City workers in the Durham chapter of United Electrical Workers Local 150, N.C. Public Service Workers Union, came together Feb. 21 for a “Workers’ Speak-Out” held at the historic Tobacco Workers Union Hall. They raised their voices against city government efforts to restructure their jobs and against the ongoing racist attacks they face.
Recent job classification changes in December 2018 cut 450 jobs to only 203, while workers were given no additional pay. The UE workers understand this is a speedup — adding urgency to the struggle against racism in the city’s hiring, firing, promotion and discipline practices.
The union brochure at the event explained: “This is a speedup, designed in the name of ‘efficiency’ to squeeze more work out of each worker. It’s one of many ways we feel the effects of a corporate-dominated state government that prioritizes tax breaks to the wealthy over the integrity of public services and the dignity of those who depend upon them and those who provide them.”
The city workers brought four major demands: a fair grievance process; an end to arbitrary and racist hiring and promotional practices; an end to the merit pay system; and an end to austerity and speed-ups.
Speakout emcee Nathanette Mayo said, “We demand an end to austerity and speed-ups within city departments, by fully funding and hiring for all currently open positions and a formula to ensure that the city’s workforce grows at the same pace as the city’s population.”
Retired chemist in the Water Department and former UE150 president Mayo criticized the failings of some elected officials and then introduced over a dozen workers from five city departments to share the real story of their jobs.
Workers speak truth to power about their jobs
John Morris said, “I care about my job, and I care about everybody here and your safety.” He described the impossible task of on-call duty where workers in Water and Sewer Management work full days, yet are called back to work overnight for emergencies like water main breaks. After working continuously for 24 hours, they are required to clock back in for another work day, operating heavy machinery on no sleep. The only option for a day of rest is using vacation time. They earn no overtime pay.
Workers are required to be on call more and more frequently — now up to 15 times a year from four times in the past. “Every three weeks,” Morris said, “we get penalized for making the safe choice to go home and get rest, rather than risk the lives of community members.”
Racism is a major factor aggravating unsafe working conditions. Calinto Parker, a Water and Sewer crew chief, said of racist promotions: “[They’re] bringing [white bosses] in with no experience, no certifications, no nothing. And me — I actually have those things.”
Marcus Smith, a Black worker in Parker’s crew, said, “He’s passionate about what he does [and] his passion keeps our city safe.” Smith mentioned that they both continue to get skipped over for promotions they deserve, which go to less-senior white employees.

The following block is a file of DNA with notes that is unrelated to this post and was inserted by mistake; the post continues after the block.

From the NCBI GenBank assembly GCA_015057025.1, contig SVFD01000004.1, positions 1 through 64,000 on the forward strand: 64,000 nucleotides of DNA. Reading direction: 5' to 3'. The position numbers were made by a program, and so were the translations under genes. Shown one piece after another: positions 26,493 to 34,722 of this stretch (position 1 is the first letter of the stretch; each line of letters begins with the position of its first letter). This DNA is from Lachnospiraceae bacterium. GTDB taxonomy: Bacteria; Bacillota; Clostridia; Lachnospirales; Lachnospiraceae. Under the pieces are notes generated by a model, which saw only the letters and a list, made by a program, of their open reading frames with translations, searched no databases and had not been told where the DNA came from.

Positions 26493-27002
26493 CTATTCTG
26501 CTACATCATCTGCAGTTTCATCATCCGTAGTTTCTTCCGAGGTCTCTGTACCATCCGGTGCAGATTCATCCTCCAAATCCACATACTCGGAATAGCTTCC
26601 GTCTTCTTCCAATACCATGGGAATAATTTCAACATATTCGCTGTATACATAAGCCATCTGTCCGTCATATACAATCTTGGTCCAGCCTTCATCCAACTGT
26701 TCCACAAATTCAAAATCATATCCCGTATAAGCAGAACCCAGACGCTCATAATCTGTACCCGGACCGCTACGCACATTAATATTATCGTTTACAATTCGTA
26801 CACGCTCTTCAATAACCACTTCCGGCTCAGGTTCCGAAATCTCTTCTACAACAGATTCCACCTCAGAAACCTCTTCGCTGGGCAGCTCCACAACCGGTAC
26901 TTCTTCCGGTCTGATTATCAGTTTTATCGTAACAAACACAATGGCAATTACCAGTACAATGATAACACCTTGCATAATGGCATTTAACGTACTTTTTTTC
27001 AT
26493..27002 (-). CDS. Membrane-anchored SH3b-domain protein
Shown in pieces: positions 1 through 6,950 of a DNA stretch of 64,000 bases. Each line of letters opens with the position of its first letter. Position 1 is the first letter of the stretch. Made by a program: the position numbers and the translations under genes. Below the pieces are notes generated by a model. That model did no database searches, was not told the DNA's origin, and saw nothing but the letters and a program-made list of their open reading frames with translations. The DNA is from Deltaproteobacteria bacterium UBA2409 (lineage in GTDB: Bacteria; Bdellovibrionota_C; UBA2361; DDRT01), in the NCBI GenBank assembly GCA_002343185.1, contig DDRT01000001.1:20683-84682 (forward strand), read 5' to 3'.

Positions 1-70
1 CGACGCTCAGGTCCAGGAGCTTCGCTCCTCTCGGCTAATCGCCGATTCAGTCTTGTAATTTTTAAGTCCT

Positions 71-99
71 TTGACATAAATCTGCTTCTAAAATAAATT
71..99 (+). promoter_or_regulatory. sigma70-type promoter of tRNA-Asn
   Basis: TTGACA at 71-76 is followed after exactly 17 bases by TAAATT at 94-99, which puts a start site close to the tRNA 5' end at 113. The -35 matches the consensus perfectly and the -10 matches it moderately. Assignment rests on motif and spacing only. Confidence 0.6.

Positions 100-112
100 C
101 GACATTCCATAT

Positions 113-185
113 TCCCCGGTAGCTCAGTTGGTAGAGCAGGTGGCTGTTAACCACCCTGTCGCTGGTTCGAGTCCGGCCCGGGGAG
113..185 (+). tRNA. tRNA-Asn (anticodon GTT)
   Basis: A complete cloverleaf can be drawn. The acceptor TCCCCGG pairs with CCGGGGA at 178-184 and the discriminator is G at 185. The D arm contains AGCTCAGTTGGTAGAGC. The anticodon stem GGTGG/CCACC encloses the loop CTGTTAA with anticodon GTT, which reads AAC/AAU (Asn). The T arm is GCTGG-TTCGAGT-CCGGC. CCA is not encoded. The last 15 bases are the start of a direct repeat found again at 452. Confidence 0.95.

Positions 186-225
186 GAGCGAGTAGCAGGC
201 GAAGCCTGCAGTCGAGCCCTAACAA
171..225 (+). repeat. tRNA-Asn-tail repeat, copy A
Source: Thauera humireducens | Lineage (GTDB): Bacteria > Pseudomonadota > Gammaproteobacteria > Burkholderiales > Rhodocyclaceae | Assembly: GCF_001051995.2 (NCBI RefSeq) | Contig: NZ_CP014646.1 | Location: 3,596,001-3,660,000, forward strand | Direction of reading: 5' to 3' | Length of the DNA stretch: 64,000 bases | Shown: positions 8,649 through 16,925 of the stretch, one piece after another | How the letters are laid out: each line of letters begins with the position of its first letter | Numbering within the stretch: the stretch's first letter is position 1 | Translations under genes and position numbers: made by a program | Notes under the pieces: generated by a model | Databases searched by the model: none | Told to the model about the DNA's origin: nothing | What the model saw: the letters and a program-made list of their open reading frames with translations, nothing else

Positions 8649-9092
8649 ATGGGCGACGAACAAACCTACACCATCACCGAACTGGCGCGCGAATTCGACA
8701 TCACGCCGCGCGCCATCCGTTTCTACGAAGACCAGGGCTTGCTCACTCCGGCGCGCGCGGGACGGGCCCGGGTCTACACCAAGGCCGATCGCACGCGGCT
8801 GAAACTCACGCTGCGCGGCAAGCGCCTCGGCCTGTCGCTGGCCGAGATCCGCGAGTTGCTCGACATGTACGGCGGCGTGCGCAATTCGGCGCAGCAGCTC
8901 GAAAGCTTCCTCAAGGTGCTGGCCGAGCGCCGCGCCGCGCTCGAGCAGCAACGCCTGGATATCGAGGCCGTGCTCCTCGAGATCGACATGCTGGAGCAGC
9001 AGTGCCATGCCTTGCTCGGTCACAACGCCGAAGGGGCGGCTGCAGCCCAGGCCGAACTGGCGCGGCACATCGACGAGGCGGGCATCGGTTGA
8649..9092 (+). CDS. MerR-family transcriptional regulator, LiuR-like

Racist white foremen order the largely Black workforce to use their own backs and bodies rather than allow use of available equipment; this racist treatment causes many injuries. Workers called out the injustice of all eight upper managers in the Water and Sewer department being white, while a majority of the frontline workers are Black.
Community and worker solidarity
Throughout the evening, city workers directed their concerns to a panel of community organizers, who responded about what could be done.
“This will be addressed,” pledged Bertha Bradley, a fast food worker and member of Fight For $15. Bradley recalled how she had been fired without cause from her job at a Wendy’s down the street from the Public Works Department. The city workers then boycotted the Wendy’s until she was offered her job back. “We’ve got to keep fighting,” Bradley said. “Whatever we can do, we’re going to do.”
Durham city workers are banned by law from collective bargaining, as are all public sector workers in North Carolina. UE150 has been leading a statewide campaign of city workers to demand a Municipal Workers Bill of Rights, including a repeal of the Jim Crow-era ban on collective bargaining.
The Durham Workers Assembly helped mobilize community support for the forum. The aim is to bring together workers from all unions, unorganized workers and worker organizations to build Durham as “a union town” — a bold move in the largely unorganized U.S. South.
DWA won passage of a Workers Rights Commission by the Durham City Council in January. Several worker leaders, including Bradley of Fight For $15, plan to serve on that commission to hear worker complaints and support worker organizing.
“For years we’ve been out there doing an organizing blitz, 4:30 in the morning, passing out flyers: ‘Join the union!’” related Angaza Samora Mayo-Laughinghouse, a community-labor organizer and activist with the Southern Coalition for Social Justice.
At the speakout, with the union coming together powerfully, Mayo-Laughinghouse again directed attention to elected officials: “We as a people have got to be ready to put our hands — our political hands — on our elected officials … as a consequence of [them] doing our people wrong.”
Workers vowed to continue to organize, build their union and speak out at an upcoming City Council meeting.
Deutschbein is a rank-and-file graduate worker in the University of North Carolina-Chapel Hill Chapter of UE150.